Friday, December 24, 2010

'Enthralling' blogger unlinks herself from a 'Chain of Fools'

"You treated me mean: Oh, you treated me cruel!" Aretha Franklin
   (dec 24, 2012) My five-part, 25,000-word series on financial firm Edward Jones, which was originally published by the popular Motley Fool investment-media empire, disappeared from their site a few weeks after it was syndicated and warmly received late last summer. Various aggregator sites and message boards still provide links to my stories, but "page not found" is all you'll see if you click on any of them. 
    No, it's not because of threats from Edward Jones, I assure those who have emailed me about this strange demise. And it's not because my work was found to be biased or unreliable, although it's clear that many people are getting that impression. 
    It's because Fool editors felt rebuffed when I declined their offer to work with them on a repackaging project  that would give my "riveting and insightful" series "the broader visibility it deserves."

I'll be "Home Alone" for Christmas

Macaulay Culkin was freaked out at first. Then he had a blast.
    (dec 24,2014) I'll be home for Christmas, but it will be my  home, alone, without all the uproar of frantic cooking, shopping, gift-wrapping, Happy Holidays card-sending, and forced festivity that virtually always amounts to a big-bummer-anticlimax, and a huge mess to clean up. Plus all those leftovers. And the gifts that I didn't want, and the ones I bought that they don't want, and all those false "Just what I wanted!" exclamations.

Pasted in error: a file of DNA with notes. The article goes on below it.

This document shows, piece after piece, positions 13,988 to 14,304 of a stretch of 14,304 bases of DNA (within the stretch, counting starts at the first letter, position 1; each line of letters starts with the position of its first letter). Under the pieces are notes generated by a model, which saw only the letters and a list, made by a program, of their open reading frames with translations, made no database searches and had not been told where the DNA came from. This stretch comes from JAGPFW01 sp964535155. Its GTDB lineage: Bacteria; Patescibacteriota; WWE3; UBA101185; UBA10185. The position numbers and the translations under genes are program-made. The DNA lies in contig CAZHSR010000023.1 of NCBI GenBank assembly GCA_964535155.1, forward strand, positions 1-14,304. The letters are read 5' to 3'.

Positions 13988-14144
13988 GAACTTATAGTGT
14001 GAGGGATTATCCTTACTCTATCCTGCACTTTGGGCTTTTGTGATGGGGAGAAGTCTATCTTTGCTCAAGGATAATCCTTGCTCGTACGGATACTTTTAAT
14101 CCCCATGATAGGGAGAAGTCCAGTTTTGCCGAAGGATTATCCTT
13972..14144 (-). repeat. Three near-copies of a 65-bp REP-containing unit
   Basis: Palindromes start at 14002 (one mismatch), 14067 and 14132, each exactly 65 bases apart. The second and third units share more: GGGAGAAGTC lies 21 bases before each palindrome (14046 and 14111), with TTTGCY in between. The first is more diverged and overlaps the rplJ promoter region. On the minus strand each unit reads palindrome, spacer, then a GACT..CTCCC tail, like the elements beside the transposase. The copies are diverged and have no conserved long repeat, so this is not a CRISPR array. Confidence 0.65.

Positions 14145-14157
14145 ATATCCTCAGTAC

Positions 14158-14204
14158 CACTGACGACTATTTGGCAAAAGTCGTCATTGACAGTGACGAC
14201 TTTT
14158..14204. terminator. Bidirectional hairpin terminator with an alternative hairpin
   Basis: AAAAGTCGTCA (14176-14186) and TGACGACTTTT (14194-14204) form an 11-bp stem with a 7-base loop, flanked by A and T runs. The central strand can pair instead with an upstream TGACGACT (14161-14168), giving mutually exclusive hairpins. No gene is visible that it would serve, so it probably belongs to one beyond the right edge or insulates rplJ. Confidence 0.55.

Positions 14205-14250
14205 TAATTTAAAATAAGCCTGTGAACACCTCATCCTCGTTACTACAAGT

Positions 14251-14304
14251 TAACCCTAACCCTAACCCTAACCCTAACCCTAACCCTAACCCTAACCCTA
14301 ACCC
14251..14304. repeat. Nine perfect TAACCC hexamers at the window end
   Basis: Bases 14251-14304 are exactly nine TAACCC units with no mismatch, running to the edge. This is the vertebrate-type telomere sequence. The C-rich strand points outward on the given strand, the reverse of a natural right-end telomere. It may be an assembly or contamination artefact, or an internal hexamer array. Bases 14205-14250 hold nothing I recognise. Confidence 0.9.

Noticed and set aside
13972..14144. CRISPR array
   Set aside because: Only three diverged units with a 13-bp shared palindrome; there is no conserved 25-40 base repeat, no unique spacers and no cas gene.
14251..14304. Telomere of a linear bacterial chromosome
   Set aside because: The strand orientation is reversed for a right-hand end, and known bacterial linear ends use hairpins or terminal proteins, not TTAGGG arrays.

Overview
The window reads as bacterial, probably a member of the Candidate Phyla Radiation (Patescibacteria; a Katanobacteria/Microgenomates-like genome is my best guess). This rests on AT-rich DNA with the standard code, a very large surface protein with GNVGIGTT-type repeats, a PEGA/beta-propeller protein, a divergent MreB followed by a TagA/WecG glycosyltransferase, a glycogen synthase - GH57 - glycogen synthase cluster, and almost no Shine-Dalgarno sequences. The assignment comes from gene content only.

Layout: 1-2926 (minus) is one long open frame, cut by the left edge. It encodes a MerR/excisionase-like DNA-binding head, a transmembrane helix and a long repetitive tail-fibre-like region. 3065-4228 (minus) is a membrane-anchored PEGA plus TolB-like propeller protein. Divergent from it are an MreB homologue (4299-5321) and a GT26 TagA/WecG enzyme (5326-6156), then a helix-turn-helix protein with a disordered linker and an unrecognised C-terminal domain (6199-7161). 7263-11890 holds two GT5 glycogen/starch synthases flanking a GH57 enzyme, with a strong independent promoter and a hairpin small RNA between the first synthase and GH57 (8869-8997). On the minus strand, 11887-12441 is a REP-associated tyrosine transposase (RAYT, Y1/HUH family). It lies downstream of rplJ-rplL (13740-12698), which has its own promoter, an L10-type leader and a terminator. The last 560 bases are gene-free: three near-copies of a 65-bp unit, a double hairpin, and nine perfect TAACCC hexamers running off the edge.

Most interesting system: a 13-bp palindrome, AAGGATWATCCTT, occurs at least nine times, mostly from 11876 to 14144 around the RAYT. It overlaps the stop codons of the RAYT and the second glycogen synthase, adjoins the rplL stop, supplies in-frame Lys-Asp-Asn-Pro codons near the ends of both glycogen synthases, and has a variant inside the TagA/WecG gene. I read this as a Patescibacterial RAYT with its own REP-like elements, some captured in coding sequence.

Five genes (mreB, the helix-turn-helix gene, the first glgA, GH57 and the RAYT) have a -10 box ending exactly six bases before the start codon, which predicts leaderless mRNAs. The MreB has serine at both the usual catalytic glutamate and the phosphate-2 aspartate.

I am usually home alone, but it's even nicer on Christmas, when everyone else is rushing around, worried about blizzards, about familial blowups, about the turkey still being raw inside, about gaining weight, about the pressure of spending too much or too little. Credit-card debt and stress galore.. The stack of stuff that needs to be returned or exchanged. That empty feeling, and maybe even some hurt feelings, and that little dread feeling when you start counting down the days until the next Yuletide extravaganza."The most wonderful time of the year" it's not, in my opinion.